INDIANAPOLIS — Peyton Manning still intends to play football.
He’s also no fan of the Colts’ big offseason overhaul that included the firing of coach Jim Caldwell and other executives.
In an interview that appeared Tuesday in the Indianapolis Star, Manning touched on everything from his future plans to the difficulty he’s had coping with all the changes. He has not responded to interview requests made by The Associated Press.
‘‘It’s 20 degrees, it’s snowing, the building is absolutely empty except when you see coaches cleaning out their offices,’’ Manning said. ‘‘I guess it’s the reality of the football world, just not something I’ve had to deal with very often. But I’m in there every day, so I have to sit there and see it. Everybody’s being evaluated and I’m no different. It’s not the best environment.
‘‘It’s unfortunate because so many of them have been such a big part of so many big wins here, and this is so ... sudden,’’ Manning added. ‘‘Their keys didn’t work the next day. There’s no other way to do it? I don’t know. That’s hard to see, all these people leaving. And I may be behind them. Who knows?’’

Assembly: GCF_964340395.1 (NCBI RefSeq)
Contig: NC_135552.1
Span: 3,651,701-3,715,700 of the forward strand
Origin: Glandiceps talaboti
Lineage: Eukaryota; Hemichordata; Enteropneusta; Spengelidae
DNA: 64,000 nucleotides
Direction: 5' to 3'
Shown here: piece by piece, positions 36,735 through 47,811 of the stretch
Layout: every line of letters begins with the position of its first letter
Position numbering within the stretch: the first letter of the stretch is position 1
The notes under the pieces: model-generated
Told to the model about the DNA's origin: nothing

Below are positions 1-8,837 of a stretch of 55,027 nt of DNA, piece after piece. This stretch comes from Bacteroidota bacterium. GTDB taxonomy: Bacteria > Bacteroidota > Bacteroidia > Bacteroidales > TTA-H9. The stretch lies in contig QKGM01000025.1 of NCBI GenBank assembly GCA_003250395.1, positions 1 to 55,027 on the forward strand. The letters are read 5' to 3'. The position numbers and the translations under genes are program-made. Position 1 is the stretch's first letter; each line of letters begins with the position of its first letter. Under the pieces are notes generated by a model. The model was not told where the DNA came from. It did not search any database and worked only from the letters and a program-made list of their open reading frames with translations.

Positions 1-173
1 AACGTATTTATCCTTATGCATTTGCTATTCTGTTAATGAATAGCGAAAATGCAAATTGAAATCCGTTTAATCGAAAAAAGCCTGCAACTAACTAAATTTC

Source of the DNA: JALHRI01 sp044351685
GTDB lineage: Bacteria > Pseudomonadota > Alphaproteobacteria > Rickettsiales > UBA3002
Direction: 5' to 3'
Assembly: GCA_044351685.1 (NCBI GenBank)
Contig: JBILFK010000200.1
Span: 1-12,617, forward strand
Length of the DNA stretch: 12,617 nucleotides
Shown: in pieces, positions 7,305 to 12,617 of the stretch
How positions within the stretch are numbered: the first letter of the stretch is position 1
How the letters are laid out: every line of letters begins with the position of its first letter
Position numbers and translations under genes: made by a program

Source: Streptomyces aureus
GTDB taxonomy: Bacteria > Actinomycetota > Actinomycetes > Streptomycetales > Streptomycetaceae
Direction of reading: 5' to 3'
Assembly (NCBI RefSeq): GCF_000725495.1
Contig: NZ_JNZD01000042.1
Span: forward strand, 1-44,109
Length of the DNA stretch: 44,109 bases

One thing Manning does know is that last week’s discussion about his ‘‘impending’’ departure from football was premature.
He poked fun at the frenzy surrounding a Twitter post from actor Rob Lowe, who wrote Manning was expected to announce his retirement last week. Manning said the whole thing caught him off-guard.
‘‘I never thought ‘Sodapop Curtis’ would announce my retirement,’’ he said, referring to Lowe’s character in the 1983 movie ‘‘The Outsiders.’’ ‘’I always thought I would be the one to announce it.’’
The biggest questions, of course, are about Manning’s health and his future in Indianapolis.
While Manning would not say where he is in his recovery or how close he is to being 100 percent 4½ months after having his latest neck surgery, he said new general manger Ryan Grigson inferred the decision about paying Manning a $28 million bonus in March or letting him become a free agent would be made by team owner Jim Irsay.
‘‘Whatever happens, happens,’’ Manning said. ‘‘I can’t give you a prediction because Jim (Irsay) and I will sit down at some point and he’ll get a feel for where I am and I’ll get a sense of what direction he wants to go. Right now, I have no idea.’’
Irsay has repeatedly said he that Manning’s health, not money, will dictate the Colts’ decision. Manning, who again expressed his desire to finish his NFL career in the same place it began, said he has not met with Irsay to find out the Colts’ thoughts.
‘‘That’s going to happen at some point, but we haven’t had that conversation yet because we really don’t need to have that conversation yet,’’ Manning said.